In what is very good news for an open Internet, Energy and Commerce Chairman Henry Waxman has dropped the controversial net neutrality legislation he was trying to push before recess. He had been negotiating with industry groups on a measure that basically reflected the Google/Verizon two-tiered, wireless exempting proposal except worse in that it would have removed the FCC's rulemaking authority.
But in an abrupt turn of events, Waxman has announced that he's scrapping the proposal.
This legislative initiative was predicated on going forward only if we had full bipartisan support in our Committee. We included the Republican staff in our deliberations and made clear that we were prepared to introduce our compromise legislation if we received the backing of Ranking Member Barton and Ranking Member Stearns.
With great regret, I must report that Ranking Member Barton has informed me that support for this legislation will not be forthcoming at this time.
This development is a loss for consumers and a gain only for the extremes. We need to break the deadlock on net neutrality so that we can focus on building the most open and robust Internet possible.
I do not close the door on moving legislation this Congress. Cooler heads may prevail after the elections. But I want my position to be clear: my goal is the best outcome for consumers. If our efforts to find bipartisan consensus fail, the FCC should move forward under Title II. The bottom line is that we must protect the open Internet. If Congress can’t act, the FCC must. [emphasis mine]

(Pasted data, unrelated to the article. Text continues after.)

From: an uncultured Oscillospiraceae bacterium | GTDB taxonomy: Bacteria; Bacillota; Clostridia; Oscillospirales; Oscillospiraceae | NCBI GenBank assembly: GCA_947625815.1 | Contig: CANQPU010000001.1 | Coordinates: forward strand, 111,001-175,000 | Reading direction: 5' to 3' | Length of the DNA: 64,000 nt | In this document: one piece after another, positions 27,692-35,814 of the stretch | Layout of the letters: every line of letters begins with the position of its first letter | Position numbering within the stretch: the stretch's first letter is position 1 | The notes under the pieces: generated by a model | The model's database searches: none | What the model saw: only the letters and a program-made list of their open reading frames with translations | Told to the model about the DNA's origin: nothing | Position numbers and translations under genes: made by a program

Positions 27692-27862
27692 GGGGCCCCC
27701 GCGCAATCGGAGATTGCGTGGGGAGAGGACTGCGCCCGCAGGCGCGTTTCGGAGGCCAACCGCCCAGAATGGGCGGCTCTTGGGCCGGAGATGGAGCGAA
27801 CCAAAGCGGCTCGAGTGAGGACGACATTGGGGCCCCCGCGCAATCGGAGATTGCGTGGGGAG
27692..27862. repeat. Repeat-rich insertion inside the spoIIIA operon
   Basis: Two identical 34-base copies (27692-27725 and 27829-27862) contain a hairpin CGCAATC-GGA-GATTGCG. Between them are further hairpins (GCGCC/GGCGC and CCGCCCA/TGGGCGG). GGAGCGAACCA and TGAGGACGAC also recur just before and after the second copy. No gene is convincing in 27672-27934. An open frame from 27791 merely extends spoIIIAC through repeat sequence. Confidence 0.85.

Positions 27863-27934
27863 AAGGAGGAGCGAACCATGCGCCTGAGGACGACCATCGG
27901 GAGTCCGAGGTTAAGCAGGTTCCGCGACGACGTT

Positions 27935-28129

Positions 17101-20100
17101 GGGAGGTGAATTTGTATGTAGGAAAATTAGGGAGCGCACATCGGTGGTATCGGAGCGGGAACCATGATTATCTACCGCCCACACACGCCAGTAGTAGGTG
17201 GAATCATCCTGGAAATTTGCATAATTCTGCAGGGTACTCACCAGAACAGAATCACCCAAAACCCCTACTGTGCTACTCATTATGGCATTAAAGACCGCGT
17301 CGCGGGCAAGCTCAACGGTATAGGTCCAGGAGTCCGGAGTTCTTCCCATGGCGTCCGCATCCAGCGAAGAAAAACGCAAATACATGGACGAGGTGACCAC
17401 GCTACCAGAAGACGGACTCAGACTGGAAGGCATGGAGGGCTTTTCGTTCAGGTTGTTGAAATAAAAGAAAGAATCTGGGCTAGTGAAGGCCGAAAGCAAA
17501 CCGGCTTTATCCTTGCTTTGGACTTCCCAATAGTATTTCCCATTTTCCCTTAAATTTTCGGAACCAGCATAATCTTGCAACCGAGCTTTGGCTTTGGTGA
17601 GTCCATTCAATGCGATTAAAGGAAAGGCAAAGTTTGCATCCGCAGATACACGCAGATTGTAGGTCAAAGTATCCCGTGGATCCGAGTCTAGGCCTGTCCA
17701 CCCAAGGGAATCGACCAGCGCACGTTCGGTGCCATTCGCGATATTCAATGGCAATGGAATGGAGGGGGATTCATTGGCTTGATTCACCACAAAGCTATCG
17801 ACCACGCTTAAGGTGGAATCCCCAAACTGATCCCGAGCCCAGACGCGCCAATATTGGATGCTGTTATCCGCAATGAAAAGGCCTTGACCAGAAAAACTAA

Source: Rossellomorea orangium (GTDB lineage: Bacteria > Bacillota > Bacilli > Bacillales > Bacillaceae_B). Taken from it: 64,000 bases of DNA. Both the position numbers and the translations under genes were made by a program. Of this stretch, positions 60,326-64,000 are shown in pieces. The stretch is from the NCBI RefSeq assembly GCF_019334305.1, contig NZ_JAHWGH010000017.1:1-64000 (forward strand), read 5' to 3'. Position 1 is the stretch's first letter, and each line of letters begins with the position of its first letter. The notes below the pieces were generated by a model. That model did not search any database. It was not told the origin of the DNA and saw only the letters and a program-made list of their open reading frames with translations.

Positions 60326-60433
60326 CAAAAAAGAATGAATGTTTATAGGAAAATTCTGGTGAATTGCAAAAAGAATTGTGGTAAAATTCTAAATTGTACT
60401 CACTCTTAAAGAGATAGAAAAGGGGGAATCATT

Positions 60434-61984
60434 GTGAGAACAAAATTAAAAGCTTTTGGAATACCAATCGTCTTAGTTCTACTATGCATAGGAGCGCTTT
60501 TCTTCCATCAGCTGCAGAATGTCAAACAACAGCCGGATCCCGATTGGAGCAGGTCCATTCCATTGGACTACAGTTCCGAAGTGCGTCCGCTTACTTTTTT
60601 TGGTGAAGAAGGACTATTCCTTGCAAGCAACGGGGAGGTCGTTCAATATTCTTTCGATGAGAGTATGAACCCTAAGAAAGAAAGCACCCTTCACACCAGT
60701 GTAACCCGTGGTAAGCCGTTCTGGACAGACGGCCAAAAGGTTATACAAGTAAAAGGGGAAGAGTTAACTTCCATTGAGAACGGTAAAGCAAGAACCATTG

That's the key part: "If Congress can't act, the FCC must."
A year ago, Chairman Genachowski gave his first major speech as head of the FCC, in which he committed to protecting net neutrality. However, despite having the votes on the FCC to pass strong net neutrality rules, Genachowski has avoided taking the necessary action to do so. There’s no good excuse for his dithering. In the vacuum created by his inaction, the telcoms have tried to write their own rules, to carve up the Internet according for their own profit. Genachowski can prevent that. Now that he doesn't have the excuse of waiting for Congress, it's time for him to act.
Tell Chairman Genachowski to act--don’t let corporations write their own rules.
The Daily Kos community is only possible because of net neutrality. It created the free and open Internet, which allowed netroots activism to flourish. Without net neutrality, it would be impossible for smaller websites, such as ours, to compete.
FCC chair Genachowski needs to step up. Join with thousands of others to remind Genachowski to fulfill his promise before it’s too late.
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